gold-medal winner, Diver Leslie Bush. "I flew back." he says, "and
took a bus from New York and finally got to Princeton about 9 one morning.
Thirty straight hours of travel. There was nobody to meet me. I just walked
down to my room. A few people said hello or welcome back, but that was about
Princeton does take a prideful interest in its All-America—in its own
fashion—and Bradley has had something of a lasting effect on the school. When
he arrived, games at snug little Dillon Gym (2,600 roll-out seats) were
characterized by the atmosphere of a public hanging. Students showed up mostly
to take out their wintertime frustrations on opponents. On one notable weekend
the visiting Harvard captain was driven into fighting with some of his
tormentors on Friday night, and on Saturday night the Dartmouth players were
pelted with rubber-band-propelled paper clips. An appeal by the coach and
captain during Bradley's sophomore year helped, but it was more his regal
presence on the floor that finally brought an urbane attitude to basketball
watching. "It's like—well. I don't think you could chuck garbage at anyone
on stage when Caruso's up there too." an undergraduate explains.
Sellouts at Dillon
were common enough, but after Bradley started playing, basketball seating had
to be restricted on the same basis as football. About 440 extra (and bad) seats
will be crammed in this year, but still only students, faculty, a few alumni
and opponents will be able to get in. It is no coincidence that Princeton has
finally become serious about building a much larger indoor athletic complex.
Plans are being speeded for a new arena that will seat upward of 7,000.
students hold Bradley's basketball skill less in awe than they do his
prodigious purpose. He studies in virtually all of his free time and seldom
gets more than six hours' sleep. Before one game last winter, when he was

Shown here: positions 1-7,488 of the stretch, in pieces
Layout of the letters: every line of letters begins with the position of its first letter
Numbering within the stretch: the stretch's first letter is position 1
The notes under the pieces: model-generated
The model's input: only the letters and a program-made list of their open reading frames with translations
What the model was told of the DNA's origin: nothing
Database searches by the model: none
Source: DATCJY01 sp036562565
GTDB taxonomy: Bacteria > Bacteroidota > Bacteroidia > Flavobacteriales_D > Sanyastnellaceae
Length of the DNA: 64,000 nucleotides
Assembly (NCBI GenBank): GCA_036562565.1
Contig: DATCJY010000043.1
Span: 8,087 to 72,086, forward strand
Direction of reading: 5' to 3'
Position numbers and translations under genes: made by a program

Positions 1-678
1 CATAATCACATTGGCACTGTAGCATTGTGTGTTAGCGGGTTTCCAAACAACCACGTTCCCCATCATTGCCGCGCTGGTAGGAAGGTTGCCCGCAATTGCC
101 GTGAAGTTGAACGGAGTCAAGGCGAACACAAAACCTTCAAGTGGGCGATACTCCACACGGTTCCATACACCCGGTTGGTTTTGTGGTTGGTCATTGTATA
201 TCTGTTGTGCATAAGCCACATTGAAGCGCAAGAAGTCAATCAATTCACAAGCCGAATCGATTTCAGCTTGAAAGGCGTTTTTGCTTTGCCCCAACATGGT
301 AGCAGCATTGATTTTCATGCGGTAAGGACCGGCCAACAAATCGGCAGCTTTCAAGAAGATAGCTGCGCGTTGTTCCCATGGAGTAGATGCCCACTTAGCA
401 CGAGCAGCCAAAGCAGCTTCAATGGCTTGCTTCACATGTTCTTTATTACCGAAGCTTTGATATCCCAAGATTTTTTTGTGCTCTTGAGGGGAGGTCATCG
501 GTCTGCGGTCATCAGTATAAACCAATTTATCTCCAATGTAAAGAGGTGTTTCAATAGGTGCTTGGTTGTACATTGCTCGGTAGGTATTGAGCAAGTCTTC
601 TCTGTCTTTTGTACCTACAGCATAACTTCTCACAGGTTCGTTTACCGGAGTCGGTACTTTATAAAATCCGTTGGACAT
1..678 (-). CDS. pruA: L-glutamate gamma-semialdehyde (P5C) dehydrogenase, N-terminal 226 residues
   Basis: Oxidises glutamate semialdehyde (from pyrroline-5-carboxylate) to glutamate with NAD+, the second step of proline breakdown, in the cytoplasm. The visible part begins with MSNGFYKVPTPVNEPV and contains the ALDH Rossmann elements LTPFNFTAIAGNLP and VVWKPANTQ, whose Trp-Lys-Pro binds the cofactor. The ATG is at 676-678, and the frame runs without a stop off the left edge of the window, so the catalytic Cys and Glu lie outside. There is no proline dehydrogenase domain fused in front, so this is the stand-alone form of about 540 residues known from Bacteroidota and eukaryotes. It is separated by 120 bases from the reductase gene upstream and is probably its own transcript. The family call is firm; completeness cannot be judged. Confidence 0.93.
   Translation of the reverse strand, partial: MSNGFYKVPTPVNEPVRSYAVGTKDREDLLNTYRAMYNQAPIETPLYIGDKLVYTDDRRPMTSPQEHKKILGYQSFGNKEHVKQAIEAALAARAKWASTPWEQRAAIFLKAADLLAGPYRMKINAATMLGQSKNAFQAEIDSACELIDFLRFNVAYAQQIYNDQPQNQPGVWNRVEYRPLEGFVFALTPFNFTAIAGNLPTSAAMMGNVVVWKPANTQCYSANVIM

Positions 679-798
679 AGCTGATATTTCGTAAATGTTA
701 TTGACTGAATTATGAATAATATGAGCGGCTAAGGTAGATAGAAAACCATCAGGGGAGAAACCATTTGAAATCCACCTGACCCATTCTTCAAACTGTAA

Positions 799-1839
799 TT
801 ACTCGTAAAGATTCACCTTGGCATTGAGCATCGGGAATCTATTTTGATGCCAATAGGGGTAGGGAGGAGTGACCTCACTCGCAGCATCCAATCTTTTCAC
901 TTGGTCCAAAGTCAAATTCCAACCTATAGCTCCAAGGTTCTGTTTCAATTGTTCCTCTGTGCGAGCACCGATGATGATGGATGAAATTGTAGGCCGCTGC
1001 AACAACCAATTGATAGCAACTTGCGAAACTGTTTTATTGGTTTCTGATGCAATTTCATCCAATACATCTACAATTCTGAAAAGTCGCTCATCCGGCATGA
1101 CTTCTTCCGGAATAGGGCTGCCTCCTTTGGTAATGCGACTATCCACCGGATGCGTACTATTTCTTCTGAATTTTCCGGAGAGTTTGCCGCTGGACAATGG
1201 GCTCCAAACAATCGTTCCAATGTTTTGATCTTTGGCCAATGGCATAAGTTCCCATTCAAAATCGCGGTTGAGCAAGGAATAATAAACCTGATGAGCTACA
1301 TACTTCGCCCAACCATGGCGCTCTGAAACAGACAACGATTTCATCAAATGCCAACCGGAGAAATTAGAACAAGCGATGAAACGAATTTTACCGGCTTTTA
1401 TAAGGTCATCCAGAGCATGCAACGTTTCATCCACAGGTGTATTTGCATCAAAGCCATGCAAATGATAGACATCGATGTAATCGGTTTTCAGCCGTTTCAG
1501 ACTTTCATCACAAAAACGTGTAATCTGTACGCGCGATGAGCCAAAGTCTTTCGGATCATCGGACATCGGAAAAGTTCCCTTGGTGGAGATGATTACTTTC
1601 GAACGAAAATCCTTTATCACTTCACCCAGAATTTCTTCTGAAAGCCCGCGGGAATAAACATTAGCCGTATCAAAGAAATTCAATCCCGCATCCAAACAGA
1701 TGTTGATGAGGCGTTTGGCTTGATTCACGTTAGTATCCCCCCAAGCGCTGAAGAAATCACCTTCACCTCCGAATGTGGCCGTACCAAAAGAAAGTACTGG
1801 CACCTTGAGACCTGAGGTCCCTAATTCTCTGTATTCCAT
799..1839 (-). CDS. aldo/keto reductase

completing an important history department paper on nativism in the U.S. after
World War I, he trained with four straight nights of about two hours' sleep
each. His teammates say that he plays so well on the road simply because travel
keeps him away from Firestone Library and obliges him to sleep more. Two hours
before every home game he goes back to his room in Dodge-Osborn Hall and is
able to drift right off for a 40-minute nap. "Well, you know, I'm so tired,
it's not hard," he says. He is so conscientious that he has been known to
ask roommates to wake him up from a nap at, say, 5:27 instead of 5:30. To save
other minutes he takes many of his meals at the student union, which is several
hundred yards closer to the library than his eating club, Cottage.
lives—after the library closes at midnight—with five roommates. The only other
basketball player among them, Bill Kingston, is perhaps as close to him as
anyone. "Getting to know Bill has been worth the four years here,"
Kingston says. "But always, I just wish he could be more outgoing."
Donald Mathews, a young instructor who was Bradley's advisor last year and
became a friend as much as a teacher, says: "He comes to generalizations
painfully. I think Bill is becoming more mellow, but he will never shoot the
breeze, as it were, without having done some studying on the subject."
restrained intentionally because of the special pressures upon him—he says
things like. "No one has to know my motives." and "I don't have to
wear my heart on my sleeve"—but he is also naturally reticent. "Of
course." teammate Ed Steube says, "it would be nice to have Bill loosen
up, but then, you see. it wouldn't be Bill Bradley."